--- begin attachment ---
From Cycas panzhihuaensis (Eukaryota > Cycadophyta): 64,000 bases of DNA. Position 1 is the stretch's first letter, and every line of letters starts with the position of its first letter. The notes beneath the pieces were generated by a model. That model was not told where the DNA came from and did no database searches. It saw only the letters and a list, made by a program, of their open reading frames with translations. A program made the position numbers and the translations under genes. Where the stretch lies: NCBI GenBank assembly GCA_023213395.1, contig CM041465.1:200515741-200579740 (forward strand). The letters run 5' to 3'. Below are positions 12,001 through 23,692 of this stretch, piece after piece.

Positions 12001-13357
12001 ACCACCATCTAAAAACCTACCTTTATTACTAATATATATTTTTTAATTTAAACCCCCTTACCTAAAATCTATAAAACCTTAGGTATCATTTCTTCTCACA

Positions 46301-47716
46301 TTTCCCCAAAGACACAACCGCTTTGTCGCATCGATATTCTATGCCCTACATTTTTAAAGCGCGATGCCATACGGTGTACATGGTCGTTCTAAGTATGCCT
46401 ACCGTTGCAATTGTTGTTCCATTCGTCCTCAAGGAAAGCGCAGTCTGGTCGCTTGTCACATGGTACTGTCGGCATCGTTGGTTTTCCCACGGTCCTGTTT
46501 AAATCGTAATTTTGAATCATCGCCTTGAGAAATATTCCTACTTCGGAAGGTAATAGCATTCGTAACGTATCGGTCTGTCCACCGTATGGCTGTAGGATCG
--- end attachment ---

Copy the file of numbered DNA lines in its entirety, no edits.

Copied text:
From Cycas panzhihuaensis (Eukaryota > Cycadophyta): 64,000 bases of DNA. Position 1 is the stretch's first letter, and every line of letters starts with the position of its first letter. The notes beneath the pieces were generated by a model. That model was not told where the DNA came from and did no database searches. It saw only the letters and a list, made by a program, of their open reading frames with translations. A program made the position numbers and the translations under genes. Where the stretch lies: NCBI GenBank assembly GCA_023213395.1, contig CM041465.1:200515741-200579740 (forward strand). The letters run 5' to 3'. Below are positions 12,001 through 23,692 of this stretch, piece after piece.

Positions 12001-13357
12001 ACCACCATCTAAAAACCTACCTTTATTACTAATATATATTTTTTAATTTAAACCCCCTTACCTAAAATCTATAAAACCTTAGGTATCATTTCTTCTCACA

Positions 46301-47716
46301 TTTCCCCAAAGACACAACCGCTTTGTCGCATCGATATTCTATGCCCTACATTTTTAAAGCGCGATGCCATACGGTGTACATGGTCGTTCTAAGTATGCCT
46401 ACCGTTGCAATTGTTGTTCCATTCGTCCTCAAGGAAAGCGCAGTCTGGTCGCTTGTCACATGGTACTGTCGGCATCGTTGGTTTTCCCACGGTCCTGTTT
46501 AAATCGTAATTTTGAATCATCGCCTTGAGAAATATTCCTACTTCGGAAGGTAATAGCATTCGTAACGTATCGGTCTGTCCACCGTATGGCTGTAGGATCG